Dog Sledding 101

Dog sledding demo by Cupcake Mushing, run by Nancy and Ray Stark of Lacona.
Dog sledding demo by Cupcake Mushing, run by Nancy and Ray Stark of Lacona.

Local kennels offer dog sledding to public

By Mary Beth Roach

Nancy Stark operates a sledding business with her husband Ray in Lacona, Cupcake Mushing.
Nancy Stark operates a sledding business with her husband Ray in Lacona, Cupcake Mushing.

When people think of dog sledding, they usually envision a team of dogs pulling a sled across the frozen tundra in Alaska or the northernmost regions of Canada.

Or perhaps, there are those who dream of competing in the Iditarod, the 900-plus-mile race held in Alaska in March. However, for those Central New Yorkers who love the cold, the snow and dogs, but can’t get that far north, they can learn about dog sledding firsthand in Oswego County.

Two kennels — Adirondack Kennel and Cupcake Mushing, both located in the Tug Hill Region — visit area winter carnivals and festivals, schools and libraries, and other community gatherings, giving demos on some of the basics of dog sledding. Roy Smith runs Adirondack Kennel, while Nancy and Ray Stark operate Cupcake Mushing.

Visitors to these demos may be surprised when they see the dogs. They are not the Siberians or Alaskan huskies that you might see in pictures and movies.  Many sledders, Nancy Stark said, prefer a longer, leggier dog, like hounds or greyhounds, and their dogs have to have the strength and stamina for long runs.

“Dog breeders are not breeding for breed, but breeding to do the job. It’s all about performance,” she said.

Adirondack Kennel

Smith’s Adirondack Kennel, based in Boylston, will give short rides during these events as well, using a team of six. He has 20 dogs, some of which are semi-retired and only do these short treks.

For those small groups wishing longer rides, Smith schedules those at the Winona State Park, Lacona, and he can tailor the ride to fit the needs of those in the group, he said.

With nearly 30 years’ experience with sled dogs, Smith first got into the sport as a racer, doing sprint racing — 20- to 30-mile stretches — and will still do races from time to time. He started providing rides and demos nearly 20 years ago.

The speed and brute strength of the dogs surprises people. His teams can usually on average of 15 miles per hour.

Those interested in learning more about Adirondack Kennel, including pricing and the variety of programs it offers, can visit

Cupcake Mushing

The Starks offer demos throughout the area as well, and Nancy refers to their visits as “Dog Sledding 101,” in which guests can help harness the dogs, feed them, learn about the sleds, and view films. However, they do not offer individual dog sled rides.

The Starks and their dogs are popular wherever these demonstrations take them.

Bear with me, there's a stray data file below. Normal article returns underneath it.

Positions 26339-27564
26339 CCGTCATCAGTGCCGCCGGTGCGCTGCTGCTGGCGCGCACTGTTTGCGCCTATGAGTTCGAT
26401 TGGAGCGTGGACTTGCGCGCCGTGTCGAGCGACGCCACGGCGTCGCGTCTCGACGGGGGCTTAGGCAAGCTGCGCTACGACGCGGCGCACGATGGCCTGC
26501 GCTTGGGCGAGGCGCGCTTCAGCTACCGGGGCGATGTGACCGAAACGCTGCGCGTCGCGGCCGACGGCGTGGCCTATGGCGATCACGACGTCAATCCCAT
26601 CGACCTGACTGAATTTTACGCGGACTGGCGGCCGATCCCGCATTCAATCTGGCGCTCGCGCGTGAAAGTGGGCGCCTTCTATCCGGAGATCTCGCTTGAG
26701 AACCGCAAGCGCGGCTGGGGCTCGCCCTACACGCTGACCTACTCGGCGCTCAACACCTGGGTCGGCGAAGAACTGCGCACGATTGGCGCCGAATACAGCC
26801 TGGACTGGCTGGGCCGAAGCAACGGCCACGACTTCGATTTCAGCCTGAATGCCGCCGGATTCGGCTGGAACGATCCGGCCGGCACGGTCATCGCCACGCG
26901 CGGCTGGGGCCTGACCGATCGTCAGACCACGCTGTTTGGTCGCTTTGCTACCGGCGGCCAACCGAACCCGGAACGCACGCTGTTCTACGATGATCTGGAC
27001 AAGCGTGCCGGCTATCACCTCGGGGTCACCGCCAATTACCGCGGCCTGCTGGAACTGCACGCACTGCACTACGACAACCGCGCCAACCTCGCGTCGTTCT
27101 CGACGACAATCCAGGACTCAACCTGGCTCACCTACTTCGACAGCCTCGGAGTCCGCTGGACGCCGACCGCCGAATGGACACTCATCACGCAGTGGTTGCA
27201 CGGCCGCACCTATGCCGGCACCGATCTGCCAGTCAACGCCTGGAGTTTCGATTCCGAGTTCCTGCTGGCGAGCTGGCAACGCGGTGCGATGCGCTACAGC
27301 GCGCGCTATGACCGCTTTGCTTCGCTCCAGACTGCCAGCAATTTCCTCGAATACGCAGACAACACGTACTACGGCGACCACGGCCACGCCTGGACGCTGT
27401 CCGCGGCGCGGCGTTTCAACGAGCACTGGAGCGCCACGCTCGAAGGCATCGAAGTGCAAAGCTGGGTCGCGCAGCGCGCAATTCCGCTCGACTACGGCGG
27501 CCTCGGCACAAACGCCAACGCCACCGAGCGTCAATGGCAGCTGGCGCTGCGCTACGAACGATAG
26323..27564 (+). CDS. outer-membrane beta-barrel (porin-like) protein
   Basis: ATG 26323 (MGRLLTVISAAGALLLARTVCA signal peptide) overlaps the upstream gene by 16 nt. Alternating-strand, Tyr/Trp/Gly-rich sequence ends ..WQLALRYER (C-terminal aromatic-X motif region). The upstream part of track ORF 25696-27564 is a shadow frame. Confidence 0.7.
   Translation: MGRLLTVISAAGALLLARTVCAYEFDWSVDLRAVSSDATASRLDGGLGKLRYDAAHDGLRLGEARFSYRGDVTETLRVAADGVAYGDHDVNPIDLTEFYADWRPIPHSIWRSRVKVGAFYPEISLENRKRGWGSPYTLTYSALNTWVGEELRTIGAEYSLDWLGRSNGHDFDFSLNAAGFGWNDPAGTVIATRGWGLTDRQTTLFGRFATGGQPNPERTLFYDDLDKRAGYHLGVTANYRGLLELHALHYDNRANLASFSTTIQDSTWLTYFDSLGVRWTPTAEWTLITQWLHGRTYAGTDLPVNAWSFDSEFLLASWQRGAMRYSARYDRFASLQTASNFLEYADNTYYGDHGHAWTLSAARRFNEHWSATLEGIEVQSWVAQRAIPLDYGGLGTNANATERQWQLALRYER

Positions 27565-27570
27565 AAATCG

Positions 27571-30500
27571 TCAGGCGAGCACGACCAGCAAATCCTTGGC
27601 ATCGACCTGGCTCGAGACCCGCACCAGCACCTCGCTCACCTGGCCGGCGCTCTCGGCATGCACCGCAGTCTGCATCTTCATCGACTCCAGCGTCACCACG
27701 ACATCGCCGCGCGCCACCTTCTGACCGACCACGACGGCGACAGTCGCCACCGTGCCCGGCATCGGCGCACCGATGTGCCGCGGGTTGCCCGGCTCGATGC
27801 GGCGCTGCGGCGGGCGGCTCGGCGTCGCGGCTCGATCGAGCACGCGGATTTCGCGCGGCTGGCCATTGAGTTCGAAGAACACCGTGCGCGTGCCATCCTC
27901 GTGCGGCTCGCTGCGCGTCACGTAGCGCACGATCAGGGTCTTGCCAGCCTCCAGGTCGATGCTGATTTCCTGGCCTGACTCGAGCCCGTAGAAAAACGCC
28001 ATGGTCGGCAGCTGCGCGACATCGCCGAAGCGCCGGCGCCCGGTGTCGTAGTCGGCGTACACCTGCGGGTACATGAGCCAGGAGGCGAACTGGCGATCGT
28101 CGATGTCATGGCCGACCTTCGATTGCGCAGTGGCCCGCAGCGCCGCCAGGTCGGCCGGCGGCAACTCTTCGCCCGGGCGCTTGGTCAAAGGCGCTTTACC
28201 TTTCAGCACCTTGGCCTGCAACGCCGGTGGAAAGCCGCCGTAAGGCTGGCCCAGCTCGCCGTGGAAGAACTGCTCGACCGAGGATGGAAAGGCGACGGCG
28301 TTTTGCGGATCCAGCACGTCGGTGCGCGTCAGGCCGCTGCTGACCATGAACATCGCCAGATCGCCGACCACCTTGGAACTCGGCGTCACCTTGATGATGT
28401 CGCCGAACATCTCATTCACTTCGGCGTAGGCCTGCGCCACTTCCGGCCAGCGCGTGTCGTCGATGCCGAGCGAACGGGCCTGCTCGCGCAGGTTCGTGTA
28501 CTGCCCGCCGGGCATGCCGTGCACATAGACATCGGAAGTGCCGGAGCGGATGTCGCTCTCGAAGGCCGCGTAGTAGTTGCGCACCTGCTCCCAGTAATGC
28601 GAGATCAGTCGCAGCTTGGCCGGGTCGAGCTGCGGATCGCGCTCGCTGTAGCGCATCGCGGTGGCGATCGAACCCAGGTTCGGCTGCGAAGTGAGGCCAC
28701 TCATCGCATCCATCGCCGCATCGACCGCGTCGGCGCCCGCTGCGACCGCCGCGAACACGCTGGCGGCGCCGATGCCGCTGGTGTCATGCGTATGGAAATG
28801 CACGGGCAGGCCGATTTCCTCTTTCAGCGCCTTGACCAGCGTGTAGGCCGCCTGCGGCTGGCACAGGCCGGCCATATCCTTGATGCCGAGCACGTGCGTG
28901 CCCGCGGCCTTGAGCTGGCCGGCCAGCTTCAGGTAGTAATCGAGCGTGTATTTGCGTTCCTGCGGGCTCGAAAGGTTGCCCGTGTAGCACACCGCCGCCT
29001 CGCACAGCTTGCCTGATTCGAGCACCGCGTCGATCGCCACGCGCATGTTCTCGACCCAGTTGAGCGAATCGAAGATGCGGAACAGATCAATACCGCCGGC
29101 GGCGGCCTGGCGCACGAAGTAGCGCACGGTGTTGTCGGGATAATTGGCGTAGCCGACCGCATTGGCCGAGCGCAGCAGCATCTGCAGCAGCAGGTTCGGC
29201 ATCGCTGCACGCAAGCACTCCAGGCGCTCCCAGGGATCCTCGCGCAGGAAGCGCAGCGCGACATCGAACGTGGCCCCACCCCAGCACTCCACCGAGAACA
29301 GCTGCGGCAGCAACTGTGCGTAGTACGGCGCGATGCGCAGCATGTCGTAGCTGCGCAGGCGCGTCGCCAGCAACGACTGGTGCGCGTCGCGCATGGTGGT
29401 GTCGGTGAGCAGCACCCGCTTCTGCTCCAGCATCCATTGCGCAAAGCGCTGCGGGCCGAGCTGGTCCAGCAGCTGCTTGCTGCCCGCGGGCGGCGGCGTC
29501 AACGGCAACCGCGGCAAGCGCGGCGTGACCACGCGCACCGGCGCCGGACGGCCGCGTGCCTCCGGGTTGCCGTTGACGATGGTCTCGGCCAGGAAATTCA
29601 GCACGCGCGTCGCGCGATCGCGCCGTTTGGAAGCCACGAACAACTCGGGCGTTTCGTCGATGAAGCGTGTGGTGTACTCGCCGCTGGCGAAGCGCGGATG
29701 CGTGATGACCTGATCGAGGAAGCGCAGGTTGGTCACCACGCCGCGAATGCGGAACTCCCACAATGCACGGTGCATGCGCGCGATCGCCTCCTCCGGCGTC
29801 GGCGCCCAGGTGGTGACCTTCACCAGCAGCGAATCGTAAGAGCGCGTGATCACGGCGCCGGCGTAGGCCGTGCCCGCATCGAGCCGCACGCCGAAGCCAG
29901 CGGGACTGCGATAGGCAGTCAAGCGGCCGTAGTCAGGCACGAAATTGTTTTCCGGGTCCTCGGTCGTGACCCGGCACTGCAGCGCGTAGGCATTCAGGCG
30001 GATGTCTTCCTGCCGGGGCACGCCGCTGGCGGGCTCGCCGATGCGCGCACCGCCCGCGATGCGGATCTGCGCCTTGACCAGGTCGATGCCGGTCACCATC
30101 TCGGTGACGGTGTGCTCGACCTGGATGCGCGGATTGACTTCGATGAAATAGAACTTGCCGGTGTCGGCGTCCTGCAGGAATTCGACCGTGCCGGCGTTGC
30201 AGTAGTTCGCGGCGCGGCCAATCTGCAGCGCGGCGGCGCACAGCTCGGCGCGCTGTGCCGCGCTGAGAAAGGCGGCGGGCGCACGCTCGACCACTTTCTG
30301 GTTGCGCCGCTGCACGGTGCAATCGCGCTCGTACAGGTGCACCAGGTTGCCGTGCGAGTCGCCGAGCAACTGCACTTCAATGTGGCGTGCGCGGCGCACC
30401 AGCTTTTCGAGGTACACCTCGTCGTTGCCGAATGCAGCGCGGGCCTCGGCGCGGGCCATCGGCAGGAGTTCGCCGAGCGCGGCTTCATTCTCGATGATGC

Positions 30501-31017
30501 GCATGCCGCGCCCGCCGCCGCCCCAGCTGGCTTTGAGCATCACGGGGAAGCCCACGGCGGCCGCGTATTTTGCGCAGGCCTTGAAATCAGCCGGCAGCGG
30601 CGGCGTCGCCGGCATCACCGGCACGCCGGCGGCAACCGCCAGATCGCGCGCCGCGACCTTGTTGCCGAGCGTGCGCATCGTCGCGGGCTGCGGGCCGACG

“The dogs steal the show,” Nancy said.

But yet, the Starks have a wealth of information on dog sledding to share with their guests, having been involved in the activity since the early 2000s, when they lived in Alaska.

The couple had decided to take a break from their careers, purchase a recreational vehicle, and travel the United States. Familiar with Alaska from an earlier visit, the Starks arrived there in September of 2001 and ended up staying for a few years. It was while there that Nancy first tried skijoring.

Wearing a pair of cross-country skis, she was hooked up with a bungee to one dog. She loved it, and eventually she was using three dogs. However, this led to an accident in which she dislocated her shoulder. But she was not deterred. Soon afterward, she tried dog sledding, and said, “That’s it. I want to do this.” And she did.

She had the opportunity to meet famed Iditarod racer and trainer Linda Plettner, and Nancy worked with her, likening it to an apprenticeship, for several years.

Eventually, the Starks decided to leave Alaska and began looking at places in the lower 48 states to relocate. Since both Ray and Nancy are from New York state, they prefer the colder climate here to places in the South, and they started looking to move back to New York.

With a consistent snowfall during the winter in the Tug Hill region, and plenty of acreage, they decided that Lacona would be a good spot to set up shop. It is here that they have set up their home, with their 17 dogs, kennels and equipment in a barn that Nancy calls her “she shed,” and space to train and run the dogs.

While Nancy works part-time as a clinical social worker, dog sledding is her passion. And it’s a passion that she loves to share.

“We’re just a gang of really cool dogs. We like to go out and have a good time, educate the public, and give people a nice experience,” Nancy said.

For those who want to learn more about dog sledding, visit the kennel or find out about an upcoming demo, reach out to the Starks through their website at